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Framesaw WIP

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marcros

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Lacking a bandsaw, and wanting to be able to resaw some timber, I decided to have a crack at a framesaw.

It is probably not the most interesting WIP's but here goes nonetheless...

Stock selected was a piece of sawn QS oak, almost 6" x 1 1/2". It has been in the house for some months- in fact a second piece is one of the pieces that I want to cut down.

framesaw sawn.jpg


I wizzed it through the planer. The dimensions that I am working to are not particularly critical. I noted in mickthetrees thread that his end pieces were not man enough. We exchanged a couple of PMs and so I have sized my ends at 2 1/2 x 16" and the side pieces at about 1 1/2" square. I then transferred to metric and did them at 710mm long to accommodate the 700mm blade. The sides, when the blade i tensioned will be in compression so size shouldn't matter much.

Next pic stock cut to length.

framesaw stock.jpg


My plan is to use a bandsaw blade, but I have heard mixed reports. If it does not work then I thought that I would make it able to take one of the purpose designed blades from fine tools.

4 mortices to cut, so I thought I would try the 1910 morticer that I bought from ebay. I selected a chisel which was just under 1/2", quick swipe over the oil stone and away we go. I have a couple of action pic. The morticer cuts very easily- I went down to about an inch in depth. It seems to work bet with a very shallow row of small cuts to start, and i used a pig sticker to clear the waste. Care must be taken near to the end grain end- I did blow one out but you cant see it. I think it was just too much waste trapped in there. With the benefit of hindsight, a slightly larger tenon would have been better, but I don't think it will matter. I was impressed with the speed that the morticer allowed me to work. I don't know the textbook way of doing mortice and tenons, but with the mortices cut, I could then use them to set the tablesaw blade to height and did the first tenon.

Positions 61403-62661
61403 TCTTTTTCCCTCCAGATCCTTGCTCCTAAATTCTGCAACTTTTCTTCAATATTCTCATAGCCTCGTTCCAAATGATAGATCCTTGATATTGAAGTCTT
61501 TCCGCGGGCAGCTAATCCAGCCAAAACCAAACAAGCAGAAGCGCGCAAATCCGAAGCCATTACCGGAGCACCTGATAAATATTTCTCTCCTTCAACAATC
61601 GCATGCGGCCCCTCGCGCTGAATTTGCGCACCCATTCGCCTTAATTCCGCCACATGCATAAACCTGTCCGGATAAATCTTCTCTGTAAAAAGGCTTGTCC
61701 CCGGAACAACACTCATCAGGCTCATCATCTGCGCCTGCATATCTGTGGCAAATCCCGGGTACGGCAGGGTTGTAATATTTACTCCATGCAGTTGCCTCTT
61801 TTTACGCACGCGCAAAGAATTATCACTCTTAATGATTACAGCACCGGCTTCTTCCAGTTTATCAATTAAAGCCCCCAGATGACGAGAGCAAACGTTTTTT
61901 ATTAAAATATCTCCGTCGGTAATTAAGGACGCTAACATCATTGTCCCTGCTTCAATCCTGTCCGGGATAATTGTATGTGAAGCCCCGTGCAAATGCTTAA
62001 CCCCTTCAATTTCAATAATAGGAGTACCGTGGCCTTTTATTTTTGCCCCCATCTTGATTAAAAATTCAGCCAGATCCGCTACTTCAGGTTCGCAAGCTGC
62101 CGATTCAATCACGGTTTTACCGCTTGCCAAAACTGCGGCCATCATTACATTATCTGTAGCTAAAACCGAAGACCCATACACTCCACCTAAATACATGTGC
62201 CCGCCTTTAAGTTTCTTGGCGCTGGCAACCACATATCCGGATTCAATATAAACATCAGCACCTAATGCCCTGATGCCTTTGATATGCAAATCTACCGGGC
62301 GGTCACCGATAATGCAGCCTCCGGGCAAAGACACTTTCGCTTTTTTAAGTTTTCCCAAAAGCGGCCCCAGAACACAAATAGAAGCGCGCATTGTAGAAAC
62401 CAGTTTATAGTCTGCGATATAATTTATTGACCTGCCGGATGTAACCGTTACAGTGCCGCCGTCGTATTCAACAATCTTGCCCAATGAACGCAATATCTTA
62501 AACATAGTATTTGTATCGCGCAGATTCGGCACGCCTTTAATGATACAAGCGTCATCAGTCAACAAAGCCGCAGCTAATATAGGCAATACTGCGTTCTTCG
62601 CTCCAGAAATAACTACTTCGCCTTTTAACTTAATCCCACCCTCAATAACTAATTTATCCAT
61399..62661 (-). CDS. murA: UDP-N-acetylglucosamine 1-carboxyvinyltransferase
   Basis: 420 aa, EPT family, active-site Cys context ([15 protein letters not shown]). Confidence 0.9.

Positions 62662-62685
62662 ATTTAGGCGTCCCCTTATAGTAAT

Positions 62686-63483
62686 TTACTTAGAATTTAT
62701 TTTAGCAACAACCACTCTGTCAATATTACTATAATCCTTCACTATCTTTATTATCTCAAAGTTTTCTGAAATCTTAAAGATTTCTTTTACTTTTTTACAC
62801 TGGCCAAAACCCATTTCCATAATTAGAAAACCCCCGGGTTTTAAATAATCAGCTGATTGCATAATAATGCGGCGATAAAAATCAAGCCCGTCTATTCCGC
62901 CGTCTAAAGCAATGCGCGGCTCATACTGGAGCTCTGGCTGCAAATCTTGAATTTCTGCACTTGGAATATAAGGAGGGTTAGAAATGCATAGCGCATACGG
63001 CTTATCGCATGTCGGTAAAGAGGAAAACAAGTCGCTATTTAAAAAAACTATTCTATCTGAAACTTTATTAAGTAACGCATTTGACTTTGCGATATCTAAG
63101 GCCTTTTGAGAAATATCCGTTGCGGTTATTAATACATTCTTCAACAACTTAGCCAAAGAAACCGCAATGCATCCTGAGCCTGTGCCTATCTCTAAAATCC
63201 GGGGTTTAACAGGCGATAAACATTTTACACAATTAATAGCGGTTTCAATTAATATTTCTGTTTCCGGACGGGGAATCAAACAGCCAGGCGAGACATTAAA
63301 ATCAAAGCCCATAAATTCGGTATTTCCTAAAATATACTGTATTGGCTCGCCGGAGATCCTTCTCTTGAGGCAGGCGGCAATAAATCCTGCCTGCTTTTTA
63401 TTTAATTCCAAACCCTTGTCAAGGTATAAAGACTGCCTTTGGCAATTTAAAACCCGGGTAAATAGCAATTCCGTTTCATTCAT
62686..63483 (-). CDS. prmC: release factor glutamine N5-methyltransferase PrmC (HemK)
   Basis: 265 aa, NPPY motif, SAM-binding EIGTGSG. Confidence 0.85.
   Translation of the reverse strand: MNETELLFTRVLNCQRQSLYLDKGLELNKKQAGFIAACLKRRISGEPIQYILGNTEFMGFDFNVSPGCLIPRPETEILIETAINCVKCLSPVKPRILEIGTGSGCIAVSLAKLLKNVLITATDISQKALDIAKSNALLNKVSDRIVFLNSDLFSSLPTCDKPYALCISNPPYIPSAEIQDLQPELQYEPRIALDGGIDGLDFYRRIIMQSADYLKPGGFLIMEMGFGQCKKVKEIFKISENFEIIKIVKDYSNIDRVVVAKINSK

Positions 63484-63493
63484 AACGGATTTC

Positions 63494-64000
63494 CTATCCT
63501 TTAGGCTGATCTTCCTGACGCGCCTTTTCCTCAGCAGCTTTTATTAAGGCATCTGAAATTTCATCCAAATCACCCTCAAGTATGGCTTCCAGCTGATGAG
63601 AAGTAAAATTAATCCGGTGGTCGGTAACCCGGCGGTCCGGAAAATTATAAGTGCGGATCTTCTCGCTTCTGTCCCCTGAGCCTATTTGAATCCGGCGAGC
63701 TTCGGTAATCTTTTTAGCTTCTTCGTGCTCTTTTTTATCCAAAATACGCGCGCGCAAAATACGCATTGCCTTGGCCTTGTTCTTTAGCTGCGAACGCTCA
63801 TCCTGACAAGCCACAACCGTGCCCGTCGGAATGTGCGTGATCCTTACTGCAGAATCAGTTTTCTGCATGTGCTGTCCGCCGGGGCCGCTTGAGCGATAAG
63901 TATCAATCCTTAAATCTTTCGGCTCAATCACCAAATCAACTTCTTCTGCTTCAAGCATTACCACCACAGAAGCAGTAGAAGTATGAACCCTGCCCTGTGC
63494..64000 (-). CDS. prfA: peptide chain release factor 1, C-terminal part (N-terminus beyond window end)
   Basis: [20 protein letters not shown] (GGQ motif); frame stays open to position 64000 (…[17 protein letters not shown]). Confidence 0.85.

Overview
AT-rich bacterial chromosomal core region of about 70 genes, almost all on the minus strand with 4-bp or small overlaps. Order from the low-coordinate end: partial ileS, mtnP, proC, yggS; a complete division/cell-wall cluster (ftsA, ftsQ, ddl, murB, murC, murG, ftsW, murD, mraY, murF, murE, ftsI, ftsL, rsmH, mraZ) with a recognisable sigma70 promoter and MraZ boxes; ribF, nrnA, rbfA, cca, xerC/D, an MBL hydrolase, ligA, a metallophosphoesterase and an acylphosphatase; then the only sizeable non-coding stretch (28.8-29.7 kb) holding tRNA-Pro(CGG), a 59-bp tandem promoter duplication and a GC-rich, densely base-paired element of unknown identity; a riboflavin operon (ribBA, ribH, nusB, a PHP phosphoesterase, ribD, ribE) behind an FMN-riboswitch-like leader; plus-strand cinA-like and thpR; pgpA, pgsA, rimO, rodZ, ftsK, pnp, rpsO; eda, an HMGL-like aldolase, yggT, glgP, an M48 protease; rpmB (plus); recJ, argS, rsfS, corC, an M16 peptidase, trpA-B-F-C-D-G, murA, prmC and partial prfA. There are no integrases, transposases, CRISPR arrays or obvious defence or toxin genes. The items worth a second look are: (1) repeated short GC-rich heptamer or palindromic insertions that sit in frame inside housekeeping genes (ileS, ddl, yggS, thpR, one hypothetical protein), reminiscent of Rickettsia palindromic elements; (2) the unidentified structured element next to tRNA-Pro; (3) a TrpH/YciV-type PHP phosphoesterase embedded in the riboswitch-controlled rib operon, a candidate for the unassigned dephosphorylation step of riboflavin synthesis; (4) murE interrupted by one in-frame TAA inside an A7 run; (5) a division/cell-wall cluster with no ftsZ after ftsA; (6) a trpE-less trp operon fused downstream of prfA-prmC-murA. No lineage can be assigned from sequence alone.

framesaw morticer.jpg

framesaw morticer2.jpg


Then nursery pickup interrupted proceedings.

Now for some thought before continuing. I didn't think about the tenon length so I think I may have to trim the sides to fit the 600mm blade rather than the 700mm. I haven't cut the tenons so nothing really lost.

I want to try out fuming this using ammonia as a trial for some other projects. I will put tru-oil over the top I think. Being oak, any fitting will have to be stainless, but what was used in the days of old that wouldn't discolour the oak.

I hope to find some time over the weekend to finish the tenons and hopefully the frame. Next week I had better get the bolts and fixings together. When it is glued up, I will have a look at shaping any parts that need it. I don't have much in the way of tools, so hopefully it will just want the hard edges knocking off with a hand plane.
 

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deserter